CSPI

 

  Letter to the Honorable William Jefferson Clinton

November 12, 1999

The Honorable William Jefferson Clinton
The White House
1600 Pennsylvania Avenue, N.W.
Washington, D.C. 20500

Dear Mr. President:

   We write to urge that the United States take the lead at the upcoming World Trade Organization (“WTO”) Ministerial Conference in ensuring that expanding international trade does not jeopardize important public health safeguards in both the United States and other countries. As you said in your 1998 address at the 50th anniversary of the WTO, we must ensure “that spirited economic competition among nations never becomes a race to the bottom in environmental protections, consumer protections, and labor standards. We should level up, not level down.”

   Unfortunately, the experience of the last four years with the WTO’s Agreement on the Application of Sanitary and Phytosanitary Measures (“SPS Agreement”) demonstrates that it must be reformed in order to meet your objective. Under the SPS Agreement a subsidiary of the United Nations Food and Agriculture Organization and World Health Organization called the Codex Alimentarius Commission (“Codex”) is authorized to set international health standards for food, plants, and animals. At its June 1999 meeting Codex -- without objection from the United States -- agreed to numerous international standards that are weaker than ours:

  • an international standard for natural mineral waters that permits higher levels of lead and other contaminants than the Food and Drug Administration (“FDA”) now allows;
     
  • an international residue tolerance for methyl parathion (and other pesticides) even though the Environmental Protection Agency (as mandated under United States law) has banned methyl parathion for fruits and vegetables because of its potential adverse effects on children;
     
  • an international standard that does not require pasteurization of dairy products, as is now generally required by the FDA;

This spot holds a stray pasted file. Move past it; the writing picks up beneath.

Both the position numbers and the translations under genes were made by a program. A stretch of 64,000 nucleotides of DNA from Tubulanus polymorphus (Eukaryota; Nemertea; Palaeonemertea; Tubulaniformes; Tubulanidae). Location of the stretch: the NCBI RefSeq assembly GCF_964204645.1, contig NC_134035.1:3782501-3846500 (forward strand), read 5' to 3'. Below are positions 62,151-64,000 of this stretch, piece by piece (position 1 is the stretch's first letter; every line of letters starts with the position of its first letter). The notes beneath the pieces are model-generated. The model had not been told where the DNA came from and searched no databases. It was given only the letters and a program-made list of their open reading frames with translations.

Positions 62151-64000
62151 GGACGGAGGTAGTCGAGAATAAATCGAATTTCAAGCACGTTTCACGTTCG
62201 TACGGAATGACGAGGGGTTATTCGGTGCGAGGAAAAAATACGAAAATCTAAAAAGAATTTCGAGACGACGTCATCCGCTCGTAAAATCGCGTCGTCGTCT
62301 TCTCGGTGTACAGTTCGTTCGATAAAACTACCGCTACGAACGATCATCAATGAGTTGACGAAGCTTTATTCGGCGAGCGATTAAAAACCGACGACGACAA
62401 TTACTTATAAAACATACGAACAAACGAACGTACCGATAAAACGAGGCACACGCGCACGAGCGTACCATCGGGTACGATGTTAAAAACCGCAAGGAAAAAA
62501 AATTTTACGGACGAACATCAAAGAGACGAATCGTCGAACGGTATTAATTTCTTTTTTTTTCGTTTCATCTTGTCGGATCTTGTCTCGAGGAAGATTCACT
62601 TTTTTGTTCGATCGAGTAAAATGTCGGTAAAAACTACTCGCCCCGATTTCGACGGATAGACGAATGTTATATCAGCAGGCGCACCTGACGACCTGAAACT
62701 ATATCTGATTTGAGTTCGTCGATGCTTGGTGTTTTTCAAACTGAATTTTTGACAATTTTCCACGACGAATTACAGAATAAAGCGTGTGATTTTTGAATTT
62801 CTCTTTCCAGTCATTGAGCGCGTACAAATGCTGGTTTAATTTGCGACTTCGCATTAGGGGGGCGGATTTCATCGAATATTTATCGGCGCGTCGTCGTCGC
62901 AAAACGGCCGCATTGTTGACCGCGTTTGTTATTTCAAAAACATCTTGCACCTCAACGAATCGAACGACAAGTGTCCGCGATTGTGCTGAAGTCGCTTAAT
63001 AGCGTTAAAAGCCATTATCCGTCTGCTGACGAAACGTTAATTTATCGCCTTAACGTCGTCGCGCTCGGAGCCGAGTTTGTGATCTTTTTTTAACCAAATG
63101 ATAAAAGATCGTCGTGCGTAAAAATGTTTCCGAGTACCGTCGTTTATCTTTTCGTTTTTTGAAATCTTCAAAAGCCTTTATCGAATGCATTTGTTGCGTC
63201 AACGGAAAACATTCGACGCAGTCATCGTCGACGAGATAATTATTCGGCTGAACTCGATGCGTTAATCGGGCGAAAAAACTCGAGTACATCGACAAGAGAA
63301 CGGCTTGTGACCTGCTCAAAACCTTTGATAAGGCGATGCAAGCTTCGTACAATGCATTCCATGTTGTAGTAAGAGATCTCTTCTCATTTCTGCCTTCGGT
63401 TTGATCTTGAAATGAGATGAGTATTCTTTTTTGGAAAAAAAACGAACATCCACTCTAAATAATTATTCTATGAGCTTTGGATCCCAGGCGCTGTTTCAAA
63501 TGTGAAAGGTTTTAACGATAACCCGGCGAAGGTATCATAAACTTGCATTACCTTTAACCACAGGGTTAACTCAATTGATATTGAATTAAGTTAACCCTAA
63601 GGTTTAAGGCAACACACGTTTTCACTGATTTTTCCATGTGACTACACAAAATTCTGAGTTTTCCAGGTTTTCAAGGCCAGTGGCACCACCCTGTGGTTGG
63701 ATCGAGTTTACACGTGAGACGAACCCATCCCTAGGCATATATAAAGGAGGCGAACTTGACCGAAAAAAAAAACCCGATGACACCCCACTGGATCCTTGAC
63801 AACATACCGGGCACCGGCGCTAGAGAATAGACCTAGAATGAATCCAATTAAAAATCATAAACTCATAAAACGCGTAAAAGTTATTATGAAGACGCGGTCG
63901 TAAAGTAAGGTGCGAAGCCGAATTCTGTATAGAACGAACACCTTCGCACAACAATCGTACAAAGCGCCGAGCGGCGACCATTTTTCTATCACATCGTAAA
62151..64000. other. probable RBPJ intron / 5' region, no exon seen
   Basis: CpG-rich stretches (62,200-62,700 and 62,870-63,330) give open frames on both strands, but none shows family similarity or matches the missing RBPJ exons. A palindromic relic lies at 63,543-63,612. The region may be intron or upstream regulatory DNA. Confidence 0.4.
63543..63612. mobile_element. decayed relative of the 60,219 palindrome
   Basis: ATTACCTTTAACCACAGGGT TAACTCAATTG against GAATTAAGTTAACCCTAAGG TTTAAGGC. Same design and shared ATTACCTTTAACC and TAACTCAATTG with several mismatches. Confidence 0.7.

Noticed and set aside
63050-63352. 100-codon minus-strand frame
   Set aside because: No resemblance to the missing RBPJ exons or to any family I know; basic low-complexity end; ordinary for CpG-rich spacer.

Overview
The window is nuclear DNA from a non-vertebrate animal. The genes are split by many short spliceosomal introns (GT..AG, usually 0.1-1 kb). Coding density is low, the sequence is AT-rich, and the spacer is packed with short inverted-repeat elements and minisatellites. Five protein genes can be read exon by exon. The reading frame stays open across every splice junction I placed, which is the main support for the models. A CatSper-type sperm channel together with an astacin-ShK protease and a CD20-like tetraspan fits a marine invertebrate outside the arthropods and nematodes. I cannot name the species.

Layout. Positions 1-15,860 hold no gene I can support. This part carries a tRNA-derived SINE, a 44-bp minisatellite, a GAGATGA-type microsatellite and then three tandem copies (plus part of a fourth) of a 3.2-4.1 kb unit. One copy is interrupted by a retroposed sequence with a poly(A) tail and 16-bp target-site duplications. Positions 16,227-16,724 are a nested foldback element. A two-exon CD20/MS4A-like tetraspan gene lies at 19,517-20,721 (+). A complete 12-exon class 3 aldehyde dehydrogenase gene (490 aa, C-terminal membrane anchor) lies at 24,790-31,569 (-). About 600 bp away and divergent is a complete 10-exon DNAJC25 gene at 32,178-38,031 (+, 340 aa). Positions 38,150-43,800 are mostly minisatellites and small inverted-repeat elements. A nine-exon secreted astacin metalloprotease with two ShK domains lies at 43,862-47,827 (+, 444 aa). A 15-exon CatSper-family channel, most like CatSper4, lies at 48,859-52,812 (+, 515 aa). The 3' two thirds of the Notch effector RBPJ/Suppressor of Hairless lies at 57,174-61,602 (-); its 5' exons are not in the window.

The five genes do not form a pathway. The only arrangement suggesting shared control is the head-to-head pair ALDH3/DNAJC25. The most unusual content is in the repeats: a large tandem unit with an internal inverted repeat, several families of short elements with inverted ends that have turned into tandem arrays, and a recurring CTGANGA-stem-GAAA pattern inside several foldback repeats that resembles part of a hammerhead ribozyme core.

• the use of food additives which, while presumably safe, have not been approved by the FDA for use in the United States; and
     
  • an international standard for the labeling of a composite ingredient in prepackaged foods that permits it to be listed by a standardized name without declaring all its component ingredients if it is less than 5 percent of the food, even though the FDA requires these components to always be listed in order to protect consumers who suffer from hypersensitivities.
     
   Under the SPS Agreement these Codex decisions may lead to actions by the WTO that could force the United States to choose between lowering its own food safety standards or paying a penalty to a foreign country whose exports to the United States are hindered by our higher health protections.

   Our concerns are shared by other groups in this country and Europe. The Transatlantic Consumer Dialogue, which was formed in September 1998, has called on the WTO Ministerial Conference to change specific parts of the SPS Agreement because the current SPS Agreement “undercuts governments’ ability to establish and maintain legitimate, non-discriminatory food safety and food-related consumer information labeling policies.” We urge you to support the TACD’s proposal at the WTO meeting in Seattle on November 30-December 3, thereby demonstrating that, in fact, the United States wants to “level up, not level down.”


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